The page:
Innovation Digest – August 2017 vol. 1
The first August 2017 issue of the Innovation Digest is out! In this issue:
- How Multi-Sector Health Partnerships Evolve
- Don’t Blame Doctors for Nonadherence
- Google Spent 2 Years Studying 180 Teams. The Most Successful Ones Shared These 5 Traits
- The Smart-Medicine Solution to the Health-Care Crisis
- After a diagnosis of multiple sclerosis, Danny van Leeuwen describes his relationship with his neurologist
- Evidence based medicine manifesto for better healthcare
- From Evidence Based Medicine to Medicine Based Evidence
- FDA Sets Inaugural Meeting of First-Ever Patient Engagement Advisory Committee
- Price Transparency In Medicine Faces Stiff Opposition – From Hospitals And Doctors
Innovation Digest – June 2017 vol. 2
The second June 2017 issue of the Innovation Digest is out! In this issue:
- Building the ‘Tesla’ of health systems: Where Marc Harrison plans to take Intermountain next
- 3 Health Care Trends That Don’t Hinge on the ACA
- Apple is quietly working on turning your iPhone into the one-stop shop for all your medical info
- Why GE, Boeing, Lowe’s, and Walmart Are Directly Buying Health Care for Employees
- Yale School of Medicine to launch app to help patients collect EHR data, participate in studies
- NIH’s All of Us precision medicine program gets rolling
- Can pharma deliver both patient value and shareholder value?
- Factors Affecting States’ Ability to Respond to Federal Medicaid Cuts and Caps
Innovation Digest – May 2017 vol. 1
The first May 2017 issue of the Innovation Digest is out! In this issue:
- Letter: Fix health care? Give us more AHCCCS
- Vital Directions and National Will
- All Americans deserve quality health care
- Medicaid Overhaul to Hit Millions of Medicare Beneficiaries, Too
- California Tries Again To Move On Universal Health Care
My View: Response to President Trump’s 5 Principles for Healthcare Reform
The president called on all Democrats and Republicans to work together on healthcare going forward.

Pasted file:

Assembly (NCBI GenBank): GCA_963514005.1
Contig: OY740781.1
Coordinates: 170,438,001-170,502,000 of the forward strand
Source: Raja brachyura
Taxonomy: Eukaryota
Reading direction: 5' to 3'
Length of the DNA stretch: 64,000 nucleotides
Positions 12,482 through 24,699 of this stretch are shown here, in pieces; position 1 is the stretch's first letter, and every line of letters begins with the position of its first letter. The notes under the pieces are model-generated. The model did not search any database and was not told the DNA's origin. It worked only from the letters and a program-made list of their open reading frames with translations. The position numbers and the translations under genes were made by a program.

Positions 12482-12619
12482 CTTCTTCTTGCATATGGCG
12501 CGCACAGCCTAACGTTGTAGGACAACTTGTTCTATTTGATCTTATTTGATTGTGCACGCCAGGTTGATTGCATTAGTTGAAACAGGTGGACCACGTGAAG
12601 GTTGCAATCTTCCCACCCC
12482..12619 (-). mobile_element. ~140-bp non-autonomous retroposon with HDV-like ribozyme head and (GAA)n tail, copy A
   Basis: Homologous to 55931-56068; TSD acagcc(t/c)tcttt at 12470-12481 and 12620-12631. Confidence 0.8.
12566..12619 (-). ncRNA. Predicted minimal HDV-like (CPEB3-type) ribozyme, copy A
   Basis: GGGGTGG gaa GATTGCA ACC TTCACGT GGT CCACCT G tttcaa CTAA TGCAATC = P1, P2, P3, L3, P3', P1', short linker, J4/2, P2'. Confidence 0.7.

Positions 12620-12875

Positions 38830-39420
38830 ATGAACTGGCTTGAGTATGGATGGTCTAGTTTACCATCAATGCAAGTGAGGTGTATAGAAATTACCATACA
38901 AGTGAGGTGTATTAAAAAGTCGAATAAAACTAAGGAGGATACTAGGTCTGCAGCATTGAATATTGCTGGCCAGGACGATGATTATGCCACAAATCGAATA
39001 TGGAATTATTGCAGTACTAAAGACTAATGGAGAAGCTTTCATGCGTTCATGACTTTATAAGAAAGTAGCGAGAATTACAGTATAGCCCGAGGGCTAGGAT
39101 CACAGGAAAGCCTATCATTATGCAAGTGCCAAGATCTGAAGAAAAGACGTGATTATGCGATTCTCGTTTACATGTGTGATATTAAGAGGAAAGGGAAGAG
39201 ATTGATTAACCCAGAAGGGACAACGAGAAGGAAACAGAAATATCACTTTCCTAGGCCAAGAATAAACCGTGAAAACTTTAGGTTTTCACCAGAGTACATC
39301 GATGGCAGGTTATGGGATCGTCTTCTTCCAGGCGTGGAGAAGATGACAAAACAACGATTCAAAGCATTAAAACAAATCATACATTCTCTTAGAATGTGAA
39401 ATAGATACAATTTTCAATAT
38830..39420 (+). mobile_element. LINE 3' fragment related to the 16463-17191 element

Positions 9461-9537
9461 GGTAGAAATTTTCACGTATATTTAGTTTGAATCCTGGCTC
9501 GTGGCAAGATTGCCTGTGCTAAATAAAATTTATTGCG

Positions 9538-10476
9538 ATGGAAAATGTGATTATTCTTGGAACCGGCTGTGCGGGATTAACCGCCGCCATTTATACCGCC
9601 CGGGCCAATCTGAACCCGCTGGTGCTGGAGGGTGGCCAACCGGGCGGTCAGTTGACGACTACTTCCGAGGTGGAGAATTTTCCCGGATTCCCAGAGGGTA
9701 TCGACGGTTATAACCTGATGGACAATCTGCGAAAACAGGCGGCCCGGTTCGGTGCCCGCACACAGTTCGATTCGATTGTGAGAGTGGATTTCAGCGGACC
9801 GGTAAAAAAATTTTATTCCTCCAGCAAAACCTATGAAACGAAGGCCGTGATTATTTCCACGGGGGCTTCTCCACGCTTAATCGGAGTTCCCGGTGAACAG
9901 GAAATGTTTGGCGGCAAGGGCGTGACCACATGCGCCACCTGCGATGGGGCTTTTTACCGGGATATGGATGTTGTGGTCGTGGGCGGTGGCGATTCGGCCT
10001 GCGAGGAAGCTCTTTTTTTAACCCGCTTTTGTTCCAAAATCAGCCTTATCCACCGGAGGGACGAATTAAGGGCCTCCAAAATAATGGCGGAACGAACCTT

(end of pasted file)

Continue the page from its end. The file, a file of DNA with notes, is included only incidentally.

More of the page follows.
Words have meaning, yes; and yet, the actions taken from here forward by both parties and in both the executive and legislative branch are what matter the most. Here are my own 5 principles that I challenge ALL who are in decision-making positions to keep in mind. Lives depend on it.
- Listen to real patients: Seek constituents in your communities if you don’t trust patient organizations (although you ought to partner with these noble and under-appreciated institutions). Spend time explaining your ideas, but also listen to what they are experiencing and their highest priority needs. Don’t dismiss the reality of their experience. These voices have value.
- Remember that there is NO SILVER BULLET: Rhetoric implies that any “replacement” has the “right” way to deliver care. There is no such one right way. Policy to support universal access to care should make use of every tool in the box to ensure Americans can access the right care at the right time. Nothing should be off the table, even if it’s not ideologically “your idea.” That’s true bipartisanship.
- Prioritize the most vulnerable. Those that can’t afford bus fare to their appointments, live with disabling chronic conditions or have already spent their life savings on care will have little use for HSAs or tax credits. The do need the earliest and most robust health care interventions to get well, stay well and thereby not become an unintended drain on already stressed health system resources. So flexibility for Medicaid is a good thing, but the end goal must be to ensure that no one gets left behind.